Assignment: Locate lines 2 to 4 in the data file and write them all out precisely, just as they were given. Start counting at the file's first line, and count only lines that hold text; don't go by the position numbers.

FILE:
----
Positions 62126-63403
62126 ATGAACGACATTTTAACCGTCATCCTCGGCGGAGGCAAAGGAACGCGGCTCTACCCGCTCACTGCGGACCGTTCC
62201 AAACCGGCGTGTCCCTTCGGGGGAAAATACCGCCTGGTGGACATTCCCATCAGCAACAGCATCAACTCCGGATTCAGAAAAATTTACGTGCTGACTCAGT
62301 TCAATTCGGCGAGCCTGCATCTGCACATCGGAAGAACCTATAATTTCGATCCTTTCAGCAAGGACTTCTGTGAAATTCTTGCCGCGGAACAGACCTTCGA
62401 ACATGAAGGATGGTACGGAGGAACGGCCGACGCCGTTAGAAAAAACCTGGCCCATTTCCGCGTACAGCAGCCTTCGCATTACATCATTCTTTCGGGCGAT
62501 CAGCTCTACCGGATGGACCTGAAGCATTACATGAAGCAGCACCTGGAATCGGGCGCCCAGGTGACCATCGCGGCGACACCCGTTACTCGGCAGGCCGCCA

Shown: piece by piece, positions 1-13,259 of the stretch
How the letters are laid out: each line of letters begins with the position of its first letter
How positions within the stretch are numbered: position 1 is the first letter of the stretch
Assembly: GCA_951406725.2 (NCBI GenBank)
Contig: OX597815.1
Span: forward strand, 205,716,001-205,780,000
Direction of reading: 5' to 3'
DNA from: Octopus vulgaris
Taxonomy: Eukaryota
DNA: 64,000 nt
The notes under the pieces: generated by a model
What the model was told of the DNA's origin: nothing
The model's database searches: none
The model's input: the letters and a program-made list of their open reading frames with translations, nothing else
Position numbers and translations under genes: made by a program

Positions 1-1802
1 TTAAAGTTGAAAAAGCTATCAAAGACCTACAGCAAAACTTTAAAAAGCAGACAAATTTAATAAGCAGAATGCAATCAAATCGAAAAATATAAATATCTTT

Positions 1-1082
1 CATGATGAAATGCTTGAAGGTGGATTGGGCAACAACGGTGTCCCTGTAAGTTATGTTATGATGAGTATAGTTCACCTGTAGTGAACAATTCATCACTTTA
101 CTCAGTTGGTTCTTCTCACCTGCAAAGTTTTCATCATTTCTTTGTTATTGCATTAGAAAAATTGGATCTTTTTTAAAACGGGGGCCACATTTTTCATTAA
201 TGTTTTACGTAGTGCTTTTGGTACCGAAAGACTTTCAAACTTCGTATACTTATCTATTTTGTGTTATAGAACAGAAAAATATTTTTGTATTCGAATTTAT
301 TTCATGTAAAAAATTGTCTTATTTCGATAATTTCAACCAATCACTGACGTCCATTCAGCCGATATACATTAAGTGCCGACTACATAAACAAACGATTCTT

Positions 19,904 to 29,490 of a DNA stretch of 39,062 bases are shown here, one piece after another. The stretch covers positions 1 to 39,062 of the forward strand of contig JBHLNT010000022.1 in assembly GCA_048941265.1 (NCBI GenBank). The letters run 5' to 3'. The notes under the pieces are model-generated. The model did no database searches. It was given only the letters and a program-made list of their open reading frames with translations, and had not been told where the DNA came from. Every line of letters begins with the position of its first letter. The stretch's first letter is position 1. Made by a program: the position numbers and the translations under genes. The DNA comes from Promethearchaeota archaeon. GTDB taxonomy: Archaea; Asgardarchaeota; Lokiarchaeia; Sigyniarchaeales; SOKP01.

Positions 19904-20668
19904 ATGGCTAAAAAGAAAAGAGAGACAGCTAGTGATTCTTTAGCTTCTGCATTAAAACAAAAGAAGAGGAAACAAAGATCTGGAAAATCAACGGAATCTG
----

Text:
62126 ATGAACGACATTTTAACCGTCATCCTCGGCGGAGGCAAAGGAACGCGGCTCTACCCGCTCACTGCGGACCGTTCC
62201 AAACCGGCGTGTCCCTTCGGGGGAAAATACCGCCTGGTGGACATTCCCATCAGCAACAGCATCAACTCCGGATTCAGAAAAATTTACGTGCTGACTCAGT
62301 TCAATTCGGCGAGCCTGCATCTGCACATCGGAAGAACCTATAATTTCGATCCTTTCAGCAAGGACTTCTGTGAAATTCTTGCCGCGGAACAGACCTTCGA